The world's oldest known wild bear — a 39½-year-old black bear that has roamed the woods near the Bigfork-Marcell area of northern Minnesota — might be running out of time and luck.

The elderly female bruin, simply called No. 56 because of the numbered tag she was given when radio-collared by researchers in 1981 at age 7, has trouble hearing and seeing and navigating the thick woods. So the bear is using roads and trails, and is more frequently encountering area residents.

Because of those factors, researchers say she is now more vulnerable to being hit by a car or shot as a nuisance bear or by hunters — and they are asking residents for patience.

They would like No. 56 to die of natural causes.

"We've never seen a wild bear die of old age,'' said Karen Noyce, Department of Natural Resources research biologist in Grand Rapids who has been monitoring No. 56 since she first tranquilized and attached a radio ­collar to the bear 32 years ago. "It's just extremely rare. We're not going to crack any secrets, but it's so rare to get an opportunity to watch a wild animal age normally.

"We're trying to get the word out to everyone in that area. A lot of people already know about her.''

Jayson Hansen, DNR conservation officer in Bigfork, said people are seeing the bear on roads and sometimes near their homes. "She's been sighted numerous times this spring,'' he said. He asked residents to treat the bear with respect, and said it likely will run off once it senses a human.

How rare is a 39-year-old black bear?

• The average age of a bear killed by a Minnesota hunter is less than 4 years old.

• About 80 percent of No. 56's estimated 26 cubs died by age 6. (She last gave birth at age 26.)

• Of the hundreds of bears that have been radio-collared and studied by the DNR over the past 32 years, the longest any survived was 23 years.

"Some bears in zoos have made it into their 40s,'' Noyce said. "But in terms of a wild bear, one whose age has been documented and studied, no one has had a study bear over age 35.''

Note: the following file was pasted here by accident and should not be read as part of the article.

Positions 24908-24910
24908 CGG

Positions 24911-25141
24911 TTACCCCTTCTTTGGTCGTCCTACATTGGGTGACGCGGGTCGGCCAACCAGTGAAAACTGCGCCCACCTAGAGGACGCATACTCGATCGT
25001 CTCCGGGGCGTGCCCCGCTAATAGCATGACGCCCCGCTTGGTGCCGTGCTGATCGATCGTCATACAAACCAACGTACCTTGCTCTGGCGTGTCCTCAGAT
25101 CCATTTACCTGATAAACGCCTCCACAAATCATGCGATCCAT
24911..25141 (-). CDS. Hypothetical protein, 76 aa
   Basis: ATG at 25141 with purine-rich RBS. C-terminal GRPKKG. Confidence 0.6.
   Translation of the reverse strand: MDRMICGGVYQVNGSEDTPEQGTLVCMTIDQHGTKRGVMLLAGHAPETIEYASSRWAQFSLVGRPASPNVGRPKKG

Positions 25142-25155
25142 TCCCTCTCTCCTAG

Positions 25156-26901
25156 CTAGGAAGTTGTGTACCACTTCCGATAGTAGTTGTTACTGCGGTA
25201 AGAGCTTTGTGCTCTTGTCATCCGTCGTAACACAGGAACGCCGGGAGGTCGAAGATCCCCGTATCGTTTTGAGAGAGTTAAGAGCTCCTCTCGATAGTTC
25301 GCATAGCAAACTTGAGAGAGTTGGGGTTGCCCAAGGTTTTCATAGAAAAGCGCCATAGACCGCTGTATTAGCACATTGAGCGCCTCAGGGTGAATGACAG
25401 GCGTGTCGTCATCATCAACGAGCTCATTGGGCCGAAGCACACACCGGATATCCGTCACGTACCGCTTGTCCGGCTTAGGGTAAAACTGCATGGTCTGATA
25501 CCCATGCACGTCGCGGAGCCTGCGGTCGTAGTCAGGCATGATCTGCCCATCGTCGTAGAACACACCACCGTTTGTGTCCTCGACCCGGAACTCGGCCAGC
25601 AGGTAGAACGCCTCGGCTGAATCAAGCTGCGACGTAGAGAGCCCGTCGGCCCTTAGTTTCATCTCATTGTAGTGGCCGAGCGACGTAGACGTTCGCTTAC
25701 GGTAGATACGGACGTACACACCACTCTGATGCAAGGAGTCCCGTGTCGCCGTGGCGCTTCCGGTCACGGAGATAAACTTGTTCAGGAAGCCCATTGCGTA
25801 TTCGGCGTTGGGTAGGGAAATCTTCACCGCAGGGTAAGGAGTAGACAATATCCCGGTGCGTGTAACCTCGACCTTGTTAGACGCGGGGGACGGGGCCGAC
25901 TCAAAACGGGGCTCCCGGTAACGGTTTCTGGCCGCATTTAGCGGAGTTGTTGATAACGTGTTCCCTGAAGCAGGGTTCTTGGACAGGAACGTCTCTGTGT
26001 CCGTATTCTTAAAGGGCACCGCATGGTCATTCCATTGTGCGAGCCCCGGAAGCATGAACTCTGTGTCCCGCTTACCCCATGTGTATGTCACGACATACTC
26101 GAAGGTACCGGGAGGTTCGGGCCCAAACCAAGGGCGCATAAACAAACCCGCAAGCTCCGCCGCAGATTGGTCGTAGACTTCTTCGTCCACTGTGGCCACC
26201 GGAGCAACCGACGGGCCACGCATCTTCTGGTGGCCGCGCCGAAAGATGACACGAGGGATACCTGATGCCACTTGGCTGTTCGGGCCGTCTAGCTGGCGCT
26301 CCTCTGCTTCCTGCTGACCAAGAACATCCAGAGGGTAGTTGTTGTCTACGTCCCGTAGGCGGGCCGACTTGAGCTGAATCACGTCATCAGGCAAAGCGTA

Bear isn't drunk

Noyce and other researchers have located No. 56 every three years to tranquilize her and attach a new radio-collar. They last did that in 2010, but Noyce recently used the radio-tracking device to find the bear to see how she was doing.

"She doesn't hear much, and can't see much,'' Noyce said. "I got to within about 10 feet from her, downwind, and she was sound asleep. I moved upwind of her, about 20 feet away, and she immediately got up and made a beeline away from me. She was definitely aware of me.''

Added Noyce: "Her gait is a little unsteady. When people see her they think she looks drunk. That's because no one ever sees an old, old, old bear like that. But she doesn't seem to be in any pain.

"Her teeth have been terrible for six years, but she still has teeth,'' Noyce said. The bear was nearly 200 pounds when last weighed three years ago. "She's thin now,'' Noyce said.

Though the bear's days are numbered, Noyce said she has no idea how long the old gal might live, adding: "I can't predict. She could lie down and die tomorrow, or keep going.''

But residents shouldn't assume the old bear is safe to approach just because it doesn't run off as younger bears usually do.

"She's not a tame bear,'' Noyce said. "People shouldn't approach her.'' The bear's first reaction — like other black bears — is to run away from humans. But if she's cornered or startled, she could defend herself.

Why a long life?

Noyce believes No. 56's unprecedented longevity is more than luck — perhaps a stronger-than-normal ­wariness of humans.

"She lives in an area with a fair amount of room and few roads, and she hasn't been prone to come to houses as a nuisance bear, or to ­hunters' bait,'' Noyce said. "That's what's changed recently. Suddenly in the last couple years she's been seen a lot, because clearly she's not able to navigate in the woods as well.''

The bear has feasted at hunters' bait sites in recent years, but hunters have honored the DNR's request to let her live. (Shooting radio-collared research bears isn't illegal, but the DNR asks hunters to avoid shooting them.)

"Most hunters up here know about her," Hansen said. The bear has attained something of a legendary ­status. "Everyone seems to brag when she comes into their bait,'' he said.

No. 56 isn't a large trophy bear, and 39-year-old bear meat isn't appetizing.

"The meat wouldn't be something I'd want to put on my dinner table,'' Hansen said.

Minnesota's bear season runs Sept. 1 to Oct. 13.

Noyce said the old bear is hard to miss: She has a large radio collar with blaze-orange tape around her neck, and orange and yellow ear tags.

More than just a bear

Noyce plans to check on No. 56 every couple of weeks. The bear's special collar will indicate if she stops moving, meaning she likely is dead.

Noyce is prepared for that.

"We try not to become attached to our study animals," she said. "We see animals born and dying all the time. That's just part of the job. But I admit to having a great fondness for this bear. I feel really privileged to have watched her all these years.

"It will be sad when she dies, but the best outcome would be if she doesn't wake up from an afternoon nap and dies a natural death from old age."

Doug Smith •